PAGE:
An Article by Patrick  Sutton, partner of O’KellySutton in the Sunday Business Post November  2013,

It’s said that relationship banking is over. This may well be the case when things go wrong, however in normal trading circumstances for SME’s there is great value in keeping you bank up to speed.  Not every company can go to the market to raise equity or get access to state funding so banks will always have their place.

Business owners have responsibilities to shareholders, employees, lenders, themselves and their family. Those responsibilities include knowing what is going on in the business, running an efficient operation and having credible plans for the future. There’s a much better chance of success with banks if they understand your business and have confidence in how it’s being run.  The type of information typically required by the bank is the same that you should be producing for yourself such as (1) regular management accounts with up to date aged trade debtors and aged trade creditors reports (2) monthly cashflow projections (3) working business plan and (4) a clear long term strategy. A good tip for any owner is to run the business as if you are about to prepare it for sale. That means it doesn’t matter who comes in to review the books and records as they will always be up to date and accurate. If you are unsure whether your business is being run as efficiently and effectively as it could be you can always get an independent business review carried out which will give you a series of recommendations for improvement.

SME’s should meet their banks regularly whether it’s for sharing good news or to advise on issues coming down the track that may require temporary or long term financing solutions. Although bank managers do not have the power that he/she once had they can be great advocates for your business when going up the line for support. Indeed on occasions banks can make introductions for you to other lending vehicles where it may be appropriate such as their equity partners or other micro or government funding agencies. A local bank manager recently said to me they are often surprised as to how ill prepared business owners can be for bank meetings. Just because you have a fancy plan doesn’t mean you’ll get past the ‘interview’ stage. Answers can be vague when asked pretty basic questions such as – what was your sales last week? What is your monthly running costs? What is the breakeven point of the business? Tell me about your competitors? What’s the size of your market segment?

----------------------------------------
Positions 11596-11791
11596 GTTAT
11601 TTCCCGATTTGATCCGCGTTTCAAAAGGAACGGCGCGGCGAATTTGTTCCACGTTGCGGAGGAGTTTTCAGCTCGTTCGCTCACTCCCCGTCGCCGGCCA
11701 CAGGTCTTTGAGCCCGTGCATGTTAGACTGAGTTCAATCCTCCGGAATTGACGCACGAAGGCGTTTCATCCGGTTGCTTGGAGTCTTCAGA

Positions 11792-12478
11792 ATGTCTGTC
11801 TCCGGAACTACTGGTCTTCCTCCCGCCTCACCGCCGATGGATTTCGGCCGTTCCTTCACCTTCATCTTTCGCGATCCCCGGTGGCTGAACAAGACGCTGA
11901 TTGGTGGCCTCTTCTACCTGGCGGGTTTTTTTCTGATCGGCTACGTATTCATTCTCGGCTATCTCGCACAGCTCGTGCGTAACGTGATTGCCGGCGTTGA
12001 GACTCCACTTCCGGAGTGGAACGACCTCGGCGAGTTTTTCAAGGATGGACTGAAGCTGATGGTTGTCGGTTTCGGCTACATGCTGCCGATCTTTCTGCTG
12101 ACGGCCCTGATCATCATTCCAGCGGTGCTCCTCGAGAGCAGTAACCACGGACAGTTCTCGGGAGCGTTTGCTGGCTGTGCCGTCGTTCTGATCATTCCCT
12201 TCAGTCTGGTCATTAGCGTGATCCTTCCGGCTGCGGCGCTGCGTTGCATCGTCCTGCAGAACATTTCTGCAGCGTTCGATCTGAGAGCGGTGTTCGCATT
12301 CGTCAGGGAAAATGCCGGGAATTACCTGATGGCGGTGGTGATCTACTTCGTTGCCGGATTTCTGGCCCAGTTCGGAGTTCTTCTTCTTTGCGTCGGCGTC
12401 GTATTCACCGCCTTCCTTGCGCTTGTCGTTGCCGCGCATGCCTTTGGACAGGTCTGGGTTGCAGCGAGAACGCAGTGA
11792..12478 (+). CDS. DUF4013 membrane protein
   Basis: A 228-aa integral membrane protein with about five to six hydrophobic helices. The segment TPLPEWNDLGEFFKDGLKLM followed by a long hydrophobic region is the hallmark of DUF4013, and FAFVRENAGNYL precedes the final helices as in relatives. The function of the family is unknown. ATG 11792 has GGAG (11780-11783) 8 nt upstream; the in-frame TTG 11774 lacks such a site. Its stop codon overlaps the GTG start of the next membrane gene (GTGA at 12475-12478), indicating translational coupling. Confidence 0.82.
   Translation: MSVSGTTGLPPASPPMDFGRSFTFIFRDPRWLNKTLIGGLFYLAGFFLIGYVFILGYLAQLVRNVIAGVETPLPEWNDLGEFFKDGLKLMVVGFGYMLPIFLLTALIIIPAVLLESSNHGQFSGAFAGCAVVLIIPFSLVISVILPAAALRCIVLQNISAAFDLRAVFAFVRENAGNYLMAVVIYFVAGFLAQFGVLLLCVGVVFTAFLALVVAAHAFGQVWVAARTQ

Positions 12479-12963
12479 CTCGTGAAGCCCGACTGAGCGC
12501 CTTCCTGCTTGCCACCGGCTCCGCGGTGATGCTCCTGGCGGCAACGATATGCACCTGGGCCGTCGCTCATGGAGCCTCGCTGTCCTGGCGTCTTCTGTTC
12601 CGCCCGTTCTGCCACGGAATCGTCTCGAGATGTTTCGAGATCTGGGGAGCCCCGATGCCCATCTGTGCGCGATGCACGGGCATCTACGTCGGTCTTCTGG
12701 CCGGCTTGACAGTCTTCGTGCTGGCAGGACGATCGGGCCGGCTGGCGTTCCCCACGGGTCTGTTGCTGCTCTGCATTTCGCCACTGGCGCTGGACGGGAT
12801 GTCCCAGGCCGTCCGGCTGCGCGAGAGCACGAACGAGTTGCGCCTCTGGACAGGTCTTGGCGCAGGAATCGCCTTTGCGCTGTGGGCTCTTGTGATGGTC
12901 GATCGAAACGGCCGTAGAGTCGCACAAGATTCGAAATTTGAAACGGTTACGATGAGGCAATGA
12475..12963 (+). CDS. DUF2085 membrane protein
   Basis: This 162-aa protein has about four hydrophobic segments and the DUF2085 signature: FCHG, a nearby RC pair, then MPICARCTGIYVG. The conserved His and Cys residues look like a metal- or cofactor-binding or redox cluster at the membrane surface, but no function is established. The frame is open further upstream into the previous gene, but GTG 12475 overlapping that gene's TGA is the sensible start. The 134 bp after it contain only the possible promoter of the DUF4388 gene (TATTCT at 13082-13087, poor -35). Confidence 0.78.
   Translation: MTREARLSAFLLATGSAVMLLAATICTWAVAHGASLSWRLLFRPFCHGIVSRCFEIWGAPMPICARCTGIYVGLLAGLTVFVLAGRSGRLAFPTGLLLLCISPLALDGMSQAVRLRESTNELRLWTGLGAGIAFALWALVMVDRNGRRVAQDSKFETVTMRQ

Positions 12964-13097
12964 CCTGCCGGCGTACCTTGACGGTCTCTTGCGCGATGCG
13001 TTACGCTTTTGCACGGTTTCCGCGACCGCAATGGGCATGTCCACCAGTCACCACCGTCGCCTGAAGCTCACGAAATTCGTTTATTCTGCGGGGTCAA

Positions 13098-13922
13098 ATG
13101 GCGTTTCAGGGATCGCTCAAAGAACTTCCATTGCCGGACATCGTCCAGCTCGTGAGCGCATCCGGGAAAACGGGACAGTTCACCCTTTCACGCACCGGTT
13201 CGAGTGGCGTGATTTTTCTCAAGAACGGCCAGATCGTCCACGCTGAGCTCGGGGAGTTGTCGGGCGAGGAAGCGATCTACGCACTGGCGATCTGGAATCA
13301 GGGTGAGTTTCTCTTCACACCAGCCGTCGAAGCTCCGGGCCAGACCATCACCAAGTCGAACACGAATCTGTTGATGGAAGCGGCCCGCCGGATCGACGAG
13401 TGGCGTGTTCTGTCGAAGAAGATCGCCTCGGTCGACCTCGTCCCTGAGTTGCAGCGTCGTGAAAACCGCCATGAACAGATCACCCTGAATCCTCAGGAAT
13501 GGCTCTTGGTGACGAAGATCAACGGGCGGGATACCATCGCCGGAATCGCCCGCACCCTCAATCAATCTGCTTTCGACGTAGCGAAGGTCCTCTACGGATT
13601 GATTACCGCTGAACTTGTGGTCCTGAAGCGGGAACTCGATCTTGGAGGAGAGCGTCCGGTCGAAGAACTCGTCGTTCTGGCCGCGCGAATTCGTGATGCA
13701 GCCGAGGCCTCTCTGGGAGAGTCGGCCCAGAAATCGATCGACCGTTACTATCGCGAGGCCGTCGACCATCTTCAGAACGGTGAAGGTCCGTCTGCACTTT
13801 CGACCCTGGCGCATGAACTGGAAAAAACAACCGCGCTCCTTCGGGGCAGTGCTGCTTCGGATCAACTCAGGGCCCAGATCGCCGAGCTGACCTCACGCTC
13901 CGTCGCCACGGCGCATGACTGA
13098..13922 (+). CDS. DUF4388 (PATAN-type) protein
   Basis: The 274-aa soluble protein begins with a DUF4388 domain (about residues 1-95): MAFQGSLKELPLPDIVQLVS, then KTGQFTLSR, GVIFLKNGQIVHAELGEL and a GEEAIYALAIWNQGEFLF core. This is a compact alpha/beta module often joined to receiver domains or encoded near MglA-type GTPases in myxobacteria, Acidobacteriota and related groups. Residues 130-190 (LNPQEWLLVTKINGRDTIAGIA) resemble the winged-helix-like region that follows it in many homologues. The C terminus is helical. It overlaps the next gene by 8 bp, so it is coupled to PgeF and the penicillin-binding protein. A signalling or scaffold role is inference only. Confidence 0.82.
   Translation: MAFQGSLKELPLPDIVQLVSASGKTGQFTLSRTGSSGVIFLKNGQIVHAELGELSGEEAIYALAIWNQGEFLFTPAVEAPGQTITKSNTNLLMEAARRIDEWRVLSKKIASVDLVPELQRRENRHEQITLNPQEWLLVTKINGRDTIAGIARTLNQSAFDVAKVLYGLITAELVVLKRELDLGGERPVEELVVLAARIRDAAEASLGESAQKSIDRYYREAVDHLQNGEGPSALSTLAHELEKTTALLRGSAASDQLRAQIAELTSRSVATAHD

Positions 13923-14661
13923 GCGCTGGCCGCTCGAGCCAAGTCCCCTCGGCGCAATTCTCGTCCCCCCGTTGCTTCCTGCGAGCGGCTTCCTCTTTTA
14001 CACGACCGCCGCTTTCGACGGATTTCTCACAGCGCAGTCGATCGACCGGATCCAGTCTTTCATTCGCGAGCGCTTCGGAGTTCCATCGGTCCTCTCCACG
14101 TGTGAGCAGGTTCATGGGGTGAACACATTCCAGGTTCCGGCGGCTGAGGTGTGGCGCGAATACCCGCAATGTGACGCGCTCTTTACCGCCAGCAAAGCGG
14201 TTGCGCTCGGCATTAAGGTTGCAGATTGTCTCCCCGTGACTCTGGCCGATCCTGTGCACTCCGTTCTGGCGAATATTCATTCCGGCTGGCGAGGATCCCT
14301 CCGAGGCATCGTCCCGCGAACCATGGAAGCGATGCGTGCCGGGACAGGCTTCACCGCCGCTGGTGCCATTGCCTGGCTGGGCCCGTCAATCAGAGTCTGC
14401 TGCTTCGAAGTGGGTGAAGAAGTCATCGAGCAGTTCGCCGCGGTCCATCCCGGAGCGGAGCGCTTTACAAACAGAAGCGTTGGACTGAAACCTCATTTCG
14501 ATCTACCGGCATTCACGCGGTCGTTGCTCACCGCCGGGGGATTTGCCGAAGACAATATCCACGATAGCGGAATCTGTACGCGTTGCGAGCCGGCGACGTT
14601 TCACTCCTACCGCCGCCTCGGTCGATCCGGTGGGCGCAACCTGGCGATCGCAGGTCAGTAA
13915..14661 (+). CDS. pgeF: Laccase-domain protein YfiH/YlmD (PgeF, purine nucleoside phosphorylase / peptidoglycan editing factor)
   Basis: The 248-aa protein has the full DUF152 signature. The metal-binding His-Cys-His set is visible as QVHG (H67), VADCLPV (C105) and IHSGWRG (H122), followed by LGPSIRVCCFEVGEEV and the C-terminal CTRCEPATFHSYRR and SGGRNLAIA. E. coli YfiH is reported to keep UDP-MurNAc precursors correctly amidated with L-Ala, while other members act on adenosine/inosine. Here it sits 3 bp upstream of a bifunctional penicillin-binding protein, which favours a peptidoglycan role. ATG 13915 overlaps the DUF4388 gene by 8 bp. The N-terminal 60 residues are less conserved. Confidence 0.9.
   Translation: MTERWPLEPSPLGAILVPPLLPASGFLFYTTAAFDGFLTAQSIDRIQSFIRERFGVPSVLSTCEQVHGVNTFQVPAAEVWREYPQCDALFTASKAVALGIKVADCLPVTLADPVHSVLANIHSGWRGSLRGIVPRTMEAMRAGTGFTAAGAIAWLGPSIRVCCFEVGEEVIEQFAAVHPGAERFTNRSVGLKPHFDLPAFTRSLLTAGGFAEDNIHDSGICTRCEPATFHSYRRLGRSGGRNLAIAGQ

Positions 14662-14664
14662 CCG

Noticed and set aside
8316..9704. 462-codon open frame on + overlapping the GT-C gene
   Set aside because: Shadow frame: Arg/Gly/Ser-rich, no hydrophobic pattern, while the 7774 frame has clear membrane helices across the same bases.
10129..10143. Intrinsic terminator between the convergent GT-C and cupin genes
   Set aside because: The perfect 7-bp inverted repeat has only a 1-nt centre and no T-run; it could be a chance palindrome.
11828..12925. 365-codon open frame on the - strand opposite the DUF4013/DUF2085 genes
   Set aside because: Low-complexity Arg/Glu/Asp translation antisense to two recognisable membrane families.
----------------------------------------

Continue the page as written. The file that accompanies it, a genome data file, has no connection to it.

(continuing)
In spite of the ongoing negative commentary banks are indeed lending, even if not as freely as we’d all like. With current annual lending targets of €4bn for each of the pillar banks and a real desire to achieve organic growth, banks are active and have money to lend. I have firsthand success over the last twelve months in assisting clients to secure overdrafts, business loans, invoice discounting, stocking finance and property financing. A word of caution though as banks are only interested in new business if it is profitable for them so be careful with hidden fees and increasing bank margins, don’t be afraid to stand your ground and negotiate.

There is no doubt the bar has been raised higher than before when trying to secure funding but is this a bad thing? Banks now have properly working credit committees which makes it difficult for poor quality applications to succeed. Patrick Sutton, O’KellySutton Chartered Accountants and Business Advisors, Kildare, Sutton@okellysutton.ie,